MLB Did It For The Glory

Major League Baseball continued its political discourse with the suspensions handed down to Alex Rodriguez and other players linked to the Biogenesis clinic.

Baseball has been on a witch hunt for performance-enhancement drug users since the early 2000s, after the 1998 slugfest between Mark McGwire and Sammy Sosa vanquished the sport’s hallowed “61” from the record books. Then Barry Bonds put further distance between the shadowy greats and the modern stars with his 70 home runs in 2001.Later came the Mitchell Report, which implicated Roger Clemens, possibly the greatest pitcher of the steroid generation. Rather suddenly, the guys who mattered in baseball seemed to be achieving success through dishonesty, or cheating the game.

There’s no doubt that the league wants a drug policy that can be taken seriously, especially since it appeared to look the other way for so long, when McGwire and Sosa were revitalizing the game in ’98 with swing after swing. But what we’re seeing with baseball is similar to the punitive scare tactics we’ve seen with America’s War on Drugs.

What does it say if something as pervasive as steroids in baseball hasn’t become a player safety issue? Is MLB concerned for these 13 players who are using drugs to compete in their league, or is the single emotion one of entitlement?

There’s a segment of players using (not even sure if they’re abusing) PEDs, and it’s the duty of MLB to get tough and teach them a lesson.

Check the player reaction from yesterday, particularly the fact the Yankees put Rodriguez on the field last night against the White Sox.

Morgan Ensberg, once A-Rod’s teammate in New York, couldn’t believe the Yankees did it.

Evan Longoria praised Major League Baseball suspensions for taking “a tremendous step in the right direction for the game we love.”

Others weren’t quite as commissionerfriendly.

Take Mets reliever LaTroy Hawkins, for example, tweeting and retweeting opinions regarding Bud Selig’s hypocrisy throughout this entire steroid era.

The players linked to the Biogenesis hustle are taking the suspensions designated by the league without a single positive test. It’s similar to how the police get people talking when they’ve got nothing on them.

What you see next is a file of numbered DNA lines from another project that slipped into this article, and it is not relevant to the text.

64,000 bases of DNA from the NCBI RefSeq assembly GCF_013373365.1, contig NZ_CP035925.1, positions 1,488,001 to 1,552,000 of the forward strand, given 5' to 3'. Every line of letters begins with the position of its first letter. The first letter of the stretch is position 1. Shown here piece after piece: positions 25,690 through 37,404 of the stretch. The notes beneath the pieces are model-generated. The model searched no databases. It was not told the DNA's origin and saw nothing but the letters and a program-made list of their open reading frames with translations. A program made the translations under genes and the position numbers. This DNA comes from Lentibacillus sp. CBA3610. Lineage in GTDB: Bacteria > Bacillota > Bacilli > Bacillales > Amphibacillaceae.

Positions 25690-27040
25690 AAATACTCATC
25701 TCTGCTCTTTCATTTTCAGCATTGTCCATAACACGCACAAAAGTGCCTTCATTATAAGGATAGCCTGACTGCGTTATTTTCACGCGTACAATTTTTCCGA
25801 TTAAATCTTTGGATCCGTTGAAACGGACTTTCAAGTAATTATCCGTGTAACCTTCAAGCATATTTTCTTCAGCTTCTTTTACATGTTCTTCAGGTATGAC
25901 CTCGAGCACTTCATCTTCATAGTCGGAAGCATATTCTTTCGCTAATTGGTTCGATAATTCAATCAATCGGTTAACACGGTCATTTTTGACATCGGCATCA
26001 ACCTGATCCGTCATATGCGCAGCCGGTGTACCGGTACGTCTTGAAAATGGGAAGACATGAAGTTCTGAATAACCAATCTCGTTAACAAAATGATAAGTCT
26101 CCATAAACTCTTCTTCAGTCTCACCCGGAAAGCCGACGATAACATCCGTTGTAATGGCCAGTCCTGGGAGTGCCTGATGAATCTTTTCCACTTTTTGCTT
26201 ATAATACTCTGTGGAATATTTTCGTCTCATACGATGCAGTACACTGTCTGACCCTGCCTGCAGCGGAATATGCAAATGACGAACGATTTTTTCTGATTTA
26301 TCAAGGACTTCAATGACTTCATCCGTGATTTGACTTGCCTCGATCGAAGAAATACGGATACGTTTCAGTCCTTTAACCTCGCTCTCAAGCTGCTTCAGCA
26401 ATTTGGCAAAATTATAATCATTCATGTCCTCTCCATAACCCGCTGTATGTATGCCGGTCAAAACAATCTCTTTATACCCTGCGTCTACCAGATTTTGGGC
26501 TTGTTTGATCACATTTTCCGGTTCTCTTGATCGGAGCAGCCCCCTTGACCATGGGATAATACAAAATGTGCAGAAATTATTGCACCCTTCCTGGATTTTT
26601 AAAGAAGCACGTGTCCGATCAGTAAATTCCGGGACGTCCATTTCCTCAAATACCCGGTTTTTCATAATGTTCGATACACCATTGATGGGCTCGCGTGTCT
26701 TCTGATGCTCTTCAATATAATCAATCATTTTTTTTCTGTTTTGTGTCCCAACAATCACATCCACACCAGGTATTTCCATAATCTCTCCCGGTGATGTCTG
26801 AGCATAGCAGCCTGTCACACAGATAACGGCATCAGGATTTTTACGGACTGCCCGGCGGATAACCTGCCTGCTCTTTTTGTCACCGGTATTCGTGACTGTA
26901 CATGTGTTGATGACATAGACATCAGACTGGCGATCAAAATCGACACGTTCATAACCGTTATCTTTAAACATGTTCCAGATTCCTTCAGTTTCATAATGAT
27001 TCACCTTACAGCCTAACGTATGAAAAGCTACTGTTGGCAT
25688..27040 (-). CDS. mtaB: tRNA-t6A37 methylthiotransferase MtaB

How are we supposed to believe this is in the “best interest” of the game if there is no actual respect for the drug-testing process?

A-Rod is the perfect face for the tough-on-steroids movement, because he’s a mark. He’s twice a 200 million dollar man and doesn’t even command the respect of his own organization. Now it seems like he was probably working as the Biogenesis liaison.

Why not make the “end of the era” poster child someone that everyone perceived to be dishonest and self-serving?

After A-Rod’s presser Monday, columnist Scott Miller asked whether, at this point, “if A-Rod is really the phony’s real name.”

With such focus on the punitive measures, it’d be hard to believe anyone actually cares about players and the long term ramifications of steroid use, or what exactly drove someone to use in the first place.

Baseball may not want to acknowledge it, but the game essentially created the Ryan Brauns and Alex Rodriguezes of the world. This process could have been far more progressive if there had been a serious discussion on steroids in the 12 years between Fay Vincent’s memo in 1991, and the 2003 survey that first caught A-Rod out there.

As far as we know, PED use hasn’t caused problems in baseball beyond what we’ve made of it, and whatever long term effects they have on the players who use them. The steroid cycle has far more dangerous implications on the players that make those decisions, yet the framing of the steroid debate hinges on protecting the game’s integrity and league’s image. It’s not really about steroids, or these guys getting in trouble for it.

Baseball has never been above drug use, but anything short of putting roiders in their place would be unacceptable for the politics that the league operates under. The collective bargaining agreement allows MLB to punish A-Rod however they see fit in a “best interest” of the game clause, which dances around the fact that he hasn’t failed a drug test.

Rodriguez reportedly has evidence mounted against him, enough to suggest he’s been lying through his teeth for as long as we’ve known him. That’s a hard guy to feel sorry for. But he’s just another consumer of this baseball culture that consumed the legends before him.

Baseball is going to continue pointing and wagging its finger to avoid looking in the mirror.

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